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Redundancy in scientific writing

December 7, 2009 Filed under Articles, Blog, Writing 

You may remember an elementary or middle school English teacher urging you to vary the vocabulary in your writing. I have a very strong memory of that from my youth.

Such strict lessons from an early age may be difficult to break, but scientific writing does not have to be like prose writing for English class. Redundancy in your vocabulary is perfectly acceptable, and, often the case, desirable!

Wilkinson (1991, p. 67) refers to one form of repetition to maintain coherence in the text as the “hook-and-eye linkage” because the eye is drawn to the hooks (repeated words and phrases), allowing the reader to follow your train of thought.

Here is an example with the hooks in boldface.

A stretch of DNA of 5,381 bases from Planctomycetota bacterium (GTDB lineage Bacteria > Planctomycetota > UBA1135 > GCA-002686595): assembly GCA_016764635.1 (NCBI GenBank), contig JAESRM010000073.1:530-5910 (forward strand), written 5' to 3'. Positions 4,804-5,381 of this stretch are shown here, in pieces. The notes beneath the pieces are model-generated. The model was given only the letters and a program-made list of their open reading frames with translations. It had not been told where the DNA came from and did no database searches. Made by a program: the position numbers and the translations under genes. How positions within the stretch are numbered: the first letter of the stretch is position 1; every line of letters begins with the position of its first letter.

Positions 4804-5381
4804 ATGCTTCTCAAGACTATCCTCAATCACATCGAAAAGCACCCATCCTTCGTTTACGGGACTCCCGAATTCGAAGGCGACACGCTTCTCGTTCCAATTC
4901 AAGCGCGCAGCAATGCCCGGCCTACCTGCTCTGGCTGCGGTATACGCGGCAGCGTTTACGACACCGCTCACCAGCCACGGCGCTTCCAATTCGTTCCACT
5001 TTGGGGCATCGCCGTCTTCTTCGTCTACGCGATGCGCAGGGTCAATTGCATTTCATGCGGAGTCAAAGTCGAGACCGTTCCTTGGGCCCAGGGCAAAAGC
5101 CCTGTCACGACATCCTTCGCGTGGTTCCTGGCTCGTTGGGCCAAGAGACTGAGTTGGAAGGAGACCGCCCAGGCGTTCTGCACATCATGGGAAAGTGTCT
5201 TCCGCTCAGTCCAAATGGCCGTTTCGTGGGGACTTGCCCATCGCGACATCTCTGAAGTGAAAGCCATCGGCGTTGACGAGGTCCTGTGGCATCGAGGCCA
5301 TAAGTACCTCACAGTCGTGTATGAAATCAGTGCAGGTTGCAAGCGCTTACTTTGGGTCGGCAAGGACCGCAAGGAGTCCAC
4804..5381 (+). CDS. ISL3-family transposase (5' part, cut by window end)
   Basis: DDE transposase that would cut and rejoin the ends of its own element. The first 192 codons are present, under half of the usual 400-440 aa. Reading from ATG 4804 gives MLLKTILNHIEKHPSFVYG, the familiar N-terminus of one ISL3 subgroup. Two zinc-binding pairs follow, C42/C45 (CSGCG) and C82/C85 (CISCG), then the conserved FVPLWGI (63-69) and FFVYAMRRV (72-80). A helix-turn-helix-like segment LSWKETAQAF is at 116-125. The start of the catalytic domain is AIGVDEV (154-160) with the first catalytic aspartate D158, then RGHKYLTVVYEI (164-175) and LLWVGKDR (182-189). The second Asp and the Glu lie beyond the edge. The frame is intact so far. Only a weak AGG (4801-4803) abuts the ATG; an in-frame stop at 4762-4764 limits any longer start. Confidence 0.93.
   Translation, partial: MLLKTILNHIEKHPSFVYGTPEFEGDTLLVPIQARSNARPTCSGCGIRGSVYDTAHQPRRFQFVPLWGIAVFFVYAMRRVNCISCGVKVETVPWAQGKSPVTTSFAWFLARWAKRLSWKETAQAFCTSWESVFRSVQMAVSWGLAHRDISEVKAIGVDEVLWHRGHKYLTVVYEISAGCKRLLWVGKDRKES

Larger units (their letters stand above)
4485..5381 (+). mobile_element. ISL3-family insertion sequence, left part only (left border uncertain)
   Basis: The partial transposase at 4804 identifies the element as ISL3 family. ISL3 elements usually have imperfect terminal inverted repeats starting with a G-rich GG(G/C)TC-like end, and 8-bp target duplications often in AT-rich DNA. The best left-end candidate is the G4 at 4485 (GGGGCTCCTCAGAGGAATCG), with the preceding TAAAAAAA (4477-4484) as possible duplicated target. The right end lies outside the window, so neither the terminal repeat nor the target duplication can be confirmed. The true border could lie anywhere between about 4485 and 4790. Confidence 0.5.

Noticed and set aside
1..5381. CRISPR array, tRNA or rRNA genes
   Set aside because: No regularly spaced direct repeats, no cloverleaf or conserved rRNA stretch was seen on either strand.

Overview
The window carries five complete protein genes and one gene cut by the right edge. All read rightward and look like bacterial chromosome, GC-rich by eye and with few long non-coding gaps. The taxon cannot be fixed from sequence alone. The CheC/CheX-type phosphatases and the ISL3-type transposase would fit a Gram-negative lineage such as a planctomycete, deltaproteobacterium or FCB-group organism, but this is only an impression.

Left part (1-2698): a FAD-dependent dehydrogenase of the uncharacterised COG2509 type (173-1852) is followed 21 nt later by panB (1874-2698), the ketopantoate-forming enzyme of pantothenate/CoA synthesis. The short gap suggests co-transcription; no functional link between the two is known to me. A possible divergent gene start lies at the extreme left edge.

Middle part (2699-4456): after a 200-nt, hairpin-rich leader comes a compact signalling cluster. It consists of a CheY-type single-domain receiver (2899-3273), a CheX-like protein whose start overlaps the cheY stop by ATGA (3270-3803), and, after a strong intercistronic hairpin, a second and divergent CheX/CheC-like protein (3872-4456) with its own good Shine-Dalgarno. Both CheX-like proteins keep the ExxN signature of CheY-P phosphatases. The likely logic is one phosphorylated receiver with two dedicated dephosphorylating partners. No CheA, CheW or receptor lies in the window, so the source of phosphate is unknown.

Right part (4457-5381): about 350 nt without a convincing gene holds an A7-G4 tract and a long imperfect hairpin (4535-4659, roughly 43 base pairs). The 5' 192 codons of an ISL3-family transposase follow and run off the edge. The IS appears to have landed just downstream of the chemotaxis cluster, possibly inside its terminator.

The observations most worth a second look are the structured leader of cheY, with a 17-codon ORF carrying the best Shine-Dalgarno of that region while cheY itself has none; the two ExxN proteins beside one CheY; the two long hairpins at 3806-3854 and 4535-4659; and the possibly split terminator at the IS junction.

Another factor affecting the density of new snow is crystal size. Large dendritic crystals will occupy much empty air space, whereas smaller crystals will pack together into a denser assemblage. The ultimate size of crystals depends on factors that affect the growth rate, such as the residence time in the cloud and the degree of supersaturation with respect to ice. For a given degree of supersaturation with respect to ice, crystal growth by vapor diffusion is dependent primarily on temperature, as well as secondary pressure effects.

Had the word particle been used interchangeably for crystal, the reader would have been slightly more challenged following the flow of the paragraph.

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